Integrating Dharma into Daily Life

How would you suggest integrating Dharma into daily life, based on your own example? Especially, how to overcome the excuse of having no time?

Venerated lineage holder of the Sakya school of Tibetan Buddhism

“You have to make time. There is enough time. You work eight hours a day. Some people then say: I have no time to practice. But instead they go to a bar, sit front of the television, go to the movies, or do other things. If you really want to practice, then you have to give up those things. It is not necessary to cut yourself off from life completely, but you must slowly eliminate distraction. If you practice all the time, then your mind becomes tired. That is not so good—you lose concentration. Then you can watch a little television, read some books (not Dharma books), you can go for a walk in the forest or on the beach, or work in the garden—you can do those sorts of things. Also, if you work in a job where you do not need to talk, you can recite mantras while you are working. At work, or when I do my house duties, I recite a lot of prayers; sometimes I do mantras, sometimes I sing Tibetan songs.”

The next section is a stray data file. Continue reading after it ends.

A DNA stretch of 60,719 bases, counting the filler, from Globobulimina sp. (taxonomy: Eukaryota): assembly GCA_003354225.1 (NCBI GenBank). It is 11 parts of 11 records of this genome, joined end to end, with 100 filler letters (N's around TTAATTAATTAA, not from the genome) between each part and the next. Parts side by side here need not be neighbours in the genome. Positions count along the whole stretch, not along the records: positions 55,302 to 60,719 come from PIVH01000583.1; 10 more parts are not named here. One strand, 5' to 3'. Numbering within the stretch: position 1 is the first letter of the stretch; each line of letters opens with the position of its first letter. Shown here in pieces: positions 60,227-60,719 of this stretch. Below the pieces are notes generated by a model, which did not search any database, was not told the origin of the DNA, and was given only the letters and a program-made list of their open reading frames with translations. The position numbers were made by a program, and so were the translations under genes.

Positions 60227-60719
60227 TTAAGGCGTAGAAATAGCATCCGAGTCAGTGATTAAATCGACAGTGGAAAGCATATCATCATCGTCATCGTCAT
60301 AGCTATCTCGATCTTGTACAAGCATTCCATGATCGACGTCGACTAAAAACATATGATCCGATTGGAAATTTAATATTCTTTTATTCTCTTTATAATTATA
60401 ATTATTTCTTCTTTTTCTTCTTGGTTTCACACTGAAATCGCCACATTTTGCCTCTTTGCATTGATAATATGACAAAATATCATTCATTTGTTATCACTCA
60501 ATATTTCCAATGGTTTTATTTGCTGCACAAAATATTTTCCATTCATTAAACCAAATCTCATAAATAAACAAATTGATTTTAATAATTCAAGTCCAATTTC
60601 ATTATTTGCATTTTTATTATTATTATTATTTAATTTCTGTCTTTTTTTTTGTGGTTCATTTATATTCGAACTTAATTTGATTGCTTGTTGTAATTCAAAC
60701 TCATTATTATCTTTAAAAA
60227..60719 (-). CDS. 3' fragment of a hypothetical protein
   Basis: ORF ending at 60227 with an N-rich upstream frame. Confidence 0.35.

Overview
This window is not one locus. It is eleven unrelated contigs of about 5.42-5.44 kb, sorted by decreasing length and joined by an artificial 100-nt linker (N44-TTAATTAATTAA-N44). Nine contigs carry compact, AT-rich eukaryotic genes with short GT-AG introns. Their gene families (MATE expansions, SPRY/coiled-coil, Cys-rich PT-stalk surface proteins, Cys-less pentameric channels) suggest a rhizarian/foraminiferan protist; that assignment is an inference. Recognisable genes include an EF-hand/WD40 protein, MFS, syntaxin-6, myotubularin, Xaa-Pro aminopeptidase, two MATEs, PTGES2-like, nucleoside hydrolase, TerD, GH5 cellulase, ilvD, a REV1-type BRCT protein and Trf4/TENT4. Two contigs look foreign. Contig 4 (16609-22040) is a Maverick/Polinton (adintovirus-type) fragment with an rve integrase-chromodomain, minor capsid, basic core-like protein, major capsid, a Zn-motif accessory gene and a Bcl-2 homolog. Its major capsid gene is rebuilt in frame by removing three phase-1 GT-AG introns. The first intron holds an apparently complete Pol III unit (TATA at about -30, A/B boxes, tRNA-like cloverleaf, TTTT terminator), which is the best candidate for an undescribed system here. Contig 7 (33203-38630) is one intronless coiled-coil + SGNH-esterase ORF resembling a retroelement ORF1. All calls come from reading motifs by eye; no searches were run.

–Jetsün Kushok Chimey Luding

from Cho Yang, Norbulinka Institute, 1996, page 99


Advice about Retreat

“We need the advice of teachers who have actually done long retreat, not those who have simply read about the process from texts. We can read the texts ourselves, but we can’t read between the lines: what it is like to do the practice; how we should feel or not feel; how to know when we are pushing too hard or not enough; when to move on to the next step. This information is not in the text. It has always been passed directly from teacher to student. The texts are generalized instructions; our teacher personalizes the instructions for us. We really do need a teacher.”


Christine Skarda, a Buddhist nun who has spent much of the past twenty-five years on retreat.

Buddhadharma Magazine, Winter 2016, p. 50


Turn toward, then take a good look.


“As much as possible, I attempt to step toward my distress rather than turn away at the first whiff of discomfort. A better way to put it might be to turn toward, rather than immediately turn away from, distress—turn toward, then take a good look. It’s clear that responses are often governed by habits that have carved a path over time, and we can develop a habit of turning away from—or rushing toward—distress.”


Setsuan Gaelyn Godwin, the abbot of the Houston Zen Center

From Buddhadharma, the practitioner’s quarterly, Winter 2016, p. 22